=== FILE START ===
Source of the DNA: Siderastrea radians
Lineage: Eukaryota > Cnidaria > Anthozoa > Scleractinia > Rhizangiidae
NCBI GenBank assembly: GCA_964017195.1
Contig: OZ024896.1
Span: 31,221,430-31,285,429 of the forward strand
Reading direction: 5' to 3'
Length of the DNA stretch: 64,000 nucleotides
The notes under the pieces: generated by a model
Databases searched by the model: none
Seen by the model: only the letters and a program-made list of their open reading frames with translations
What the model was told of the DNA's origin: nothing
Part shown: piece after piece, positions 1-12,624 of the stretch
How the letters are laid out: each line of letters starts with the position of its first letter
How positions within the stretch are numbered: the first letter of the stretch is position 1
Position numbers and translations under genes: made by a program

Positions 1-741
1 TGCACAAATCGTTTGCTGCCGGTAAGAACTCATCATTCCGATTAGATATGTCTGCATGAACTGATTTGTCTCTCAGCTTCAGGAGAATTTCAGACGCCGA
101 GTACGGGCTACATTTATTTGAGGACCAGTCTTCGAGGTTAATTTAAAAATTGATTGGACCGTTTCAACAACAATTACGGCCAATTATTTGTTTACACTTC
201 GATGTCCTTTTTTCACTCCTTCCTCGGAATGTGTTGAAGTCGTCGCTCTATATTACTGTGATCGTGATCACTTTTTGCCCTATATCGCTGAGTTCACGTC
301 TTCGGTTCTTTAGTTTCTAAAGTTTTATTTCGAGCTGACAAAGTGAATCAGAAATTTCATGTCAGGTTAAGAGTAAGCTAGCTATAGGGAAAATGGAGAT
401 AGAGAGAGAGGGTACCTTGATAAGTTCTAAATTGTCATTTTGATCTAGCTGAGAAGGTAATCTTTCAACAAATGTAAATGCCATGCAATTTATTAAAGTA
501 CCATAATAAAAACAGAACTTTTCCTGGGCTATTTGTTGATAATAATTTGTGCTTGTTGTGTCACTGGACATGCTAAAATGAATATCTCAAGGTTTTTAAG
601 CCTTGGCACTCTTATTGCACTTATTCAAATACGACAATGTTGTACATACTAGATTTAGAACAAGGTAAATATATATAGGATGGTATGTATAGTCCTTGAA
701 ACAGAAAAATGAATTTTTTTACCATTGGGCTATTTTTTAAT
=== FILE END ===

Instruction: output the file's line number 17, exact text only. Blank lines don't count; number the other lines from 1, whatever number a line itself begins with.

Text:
1 TGCACAAATCGTTTGCTGCCGGTAAGAACTCATCATTCCGATTAGATATGTCTGCATGAACTGATTTGTCTCTCAGCTTCAGGAGAATTTCAGACGCCGA